Huseyin starts by describing a person who came to the Towards Recovery Cafe and was so impressed by those around him he asked ‘How do I get what they’ve got?’ Huseyin replied, ‘I don’t know. What are you prepared to do?’ The person went off to get help, changed the world around him, and is still doing really well. Something rubbed off him when he was in the cafe amongst a group of recovering people. Huseyin believes this story reflects the power of recovery. If a person is in a treatment service surrounded only by people in addiction, behavioural change is far less likely to happen.
Huseyin goes on to describe giving a one-day training course on opiates for practitioners of a well-known treatment provider. He finished his presentation slides by lunchtime and wondered what was he going to do for the rest of the day? He discovered that there were no opiate groups for clients, despite the fact that 51% of them were opiate users.
He went back into the room of practitioners and asked, ‘What specifically do you do for your opiate clients in this service?’ Staff started to look at the floor and at each other. Finally, someone said, ‘It’s really difficult with the opiate clients, it’s all about the medication.’ Clients didn’t want anything other than their medication. Huseyin asked whether that was where the conversation stopped. The group replied that they didn’t know what to do.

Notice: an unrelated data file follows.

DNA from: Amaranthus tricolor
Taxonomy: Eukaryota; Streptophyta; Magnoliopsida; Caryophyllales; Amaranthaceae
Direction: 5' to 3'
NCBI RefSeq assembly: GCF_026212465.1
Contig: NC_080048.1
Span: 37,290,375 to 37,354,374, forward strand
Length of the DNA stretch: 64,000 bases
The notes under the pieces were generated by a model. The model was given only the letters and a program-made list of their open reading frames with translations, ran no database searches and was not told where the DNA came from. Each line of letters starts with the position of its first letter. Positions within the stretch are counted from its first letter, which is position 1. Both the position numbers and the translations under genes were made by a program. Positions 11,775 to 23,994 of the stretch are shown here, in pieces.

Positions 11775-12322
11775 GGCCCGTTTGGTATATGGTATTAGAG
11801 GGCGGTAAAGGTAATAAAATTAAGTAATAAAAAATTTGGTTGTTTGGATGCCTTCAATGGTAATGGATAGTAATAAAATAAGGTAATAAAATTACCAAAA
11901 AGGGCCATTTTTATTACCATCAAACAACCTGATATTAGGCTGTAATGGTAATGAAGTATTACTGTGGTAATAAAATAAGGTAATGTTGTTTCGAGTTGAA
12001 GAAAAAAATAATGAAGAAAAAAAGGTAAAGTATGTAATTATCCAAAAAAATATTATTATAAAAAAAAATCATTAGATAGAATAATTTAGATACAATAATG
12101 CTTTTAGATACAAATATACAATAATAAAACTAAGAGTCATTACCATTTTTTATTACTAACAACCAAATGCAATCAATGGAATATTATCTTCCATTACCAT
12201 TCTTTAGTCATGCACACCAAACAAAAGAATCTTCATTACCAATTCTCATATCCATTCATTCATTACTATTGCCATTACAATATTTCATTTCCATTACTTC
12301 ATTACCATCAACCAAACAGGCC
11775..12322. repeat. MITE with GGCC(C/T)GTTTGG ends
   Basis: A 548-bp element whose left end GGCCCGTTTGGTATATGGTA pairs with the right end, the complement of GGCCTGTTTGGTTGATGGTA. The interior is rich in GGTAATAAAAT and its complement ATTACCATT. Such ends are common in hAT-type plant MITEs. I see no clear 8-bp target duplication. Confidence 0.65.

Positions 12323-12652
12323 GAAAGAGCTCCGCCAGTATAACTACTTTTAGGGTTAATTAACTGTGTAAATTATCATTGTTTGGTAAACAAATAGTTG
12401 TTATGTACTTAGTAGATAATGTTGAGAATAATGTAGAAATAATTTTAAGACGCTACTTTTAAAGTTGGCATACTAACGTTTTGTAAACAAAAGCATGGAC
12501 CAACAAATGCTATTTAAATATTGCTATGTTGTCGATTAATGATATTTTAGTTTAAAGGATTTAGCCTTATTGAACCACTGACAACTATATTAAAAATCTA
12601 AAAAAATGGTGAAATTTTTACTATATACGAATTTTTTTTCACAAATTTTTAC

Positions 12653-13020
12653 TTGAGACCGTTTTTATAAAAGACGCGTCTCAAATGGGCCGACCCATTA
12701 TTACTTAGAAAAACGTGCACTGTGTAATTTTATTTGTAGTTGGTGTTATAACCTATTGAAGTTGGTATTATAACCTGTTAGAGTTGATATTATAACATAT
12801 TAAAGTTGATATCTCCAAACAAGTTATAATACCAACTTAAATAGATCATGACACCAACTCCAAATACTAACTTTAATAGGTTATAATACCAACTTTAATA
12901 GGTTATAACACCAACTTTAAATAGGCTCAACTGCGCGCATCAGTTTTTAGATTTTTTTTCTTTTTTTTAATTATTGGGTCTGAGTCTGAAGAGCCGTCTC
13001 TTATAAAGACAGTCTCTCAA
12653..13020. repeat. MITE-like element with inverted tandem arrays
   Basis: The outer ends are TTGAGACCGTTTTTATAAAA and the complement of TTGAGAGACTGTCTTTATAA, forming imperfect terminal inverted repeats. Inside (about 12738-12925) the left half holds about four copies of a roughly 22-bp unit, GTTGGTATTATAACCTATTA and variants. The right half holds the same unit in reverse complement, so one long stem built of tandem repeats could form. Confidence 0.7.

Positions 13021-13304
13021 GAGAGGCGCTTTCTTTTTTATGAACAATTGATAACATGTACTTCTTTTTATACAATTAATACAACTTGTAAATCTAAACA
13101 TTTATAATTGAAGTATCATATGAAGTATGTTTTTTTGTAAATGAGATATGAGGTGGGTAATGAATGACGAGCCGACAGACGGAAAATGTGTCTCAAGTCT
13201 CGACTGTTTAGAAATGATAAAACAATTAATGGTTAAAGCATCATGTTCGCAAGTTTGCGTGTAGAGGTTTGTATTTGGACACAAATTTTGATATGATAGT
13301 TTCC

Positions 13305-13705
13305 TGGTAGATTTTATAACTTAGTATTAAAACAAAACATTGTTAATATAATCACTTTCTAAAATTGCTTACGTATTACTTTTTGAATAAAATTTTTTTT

Huseyin and the group spent the whole afternoon discussing the matter, with Huseyin inventing a game to explore the practitioner’s feelings in certain situations. He asked them what they did when they felt really bad. They replied they got through those feelings with help, talking to friends or a counsellor, or taking walks in nature. Huseyin asked them if they could see their clients in that situation. ‘Couldn’t you do some of those things for them, including groups? Huseyin could see that they were beginning to understand.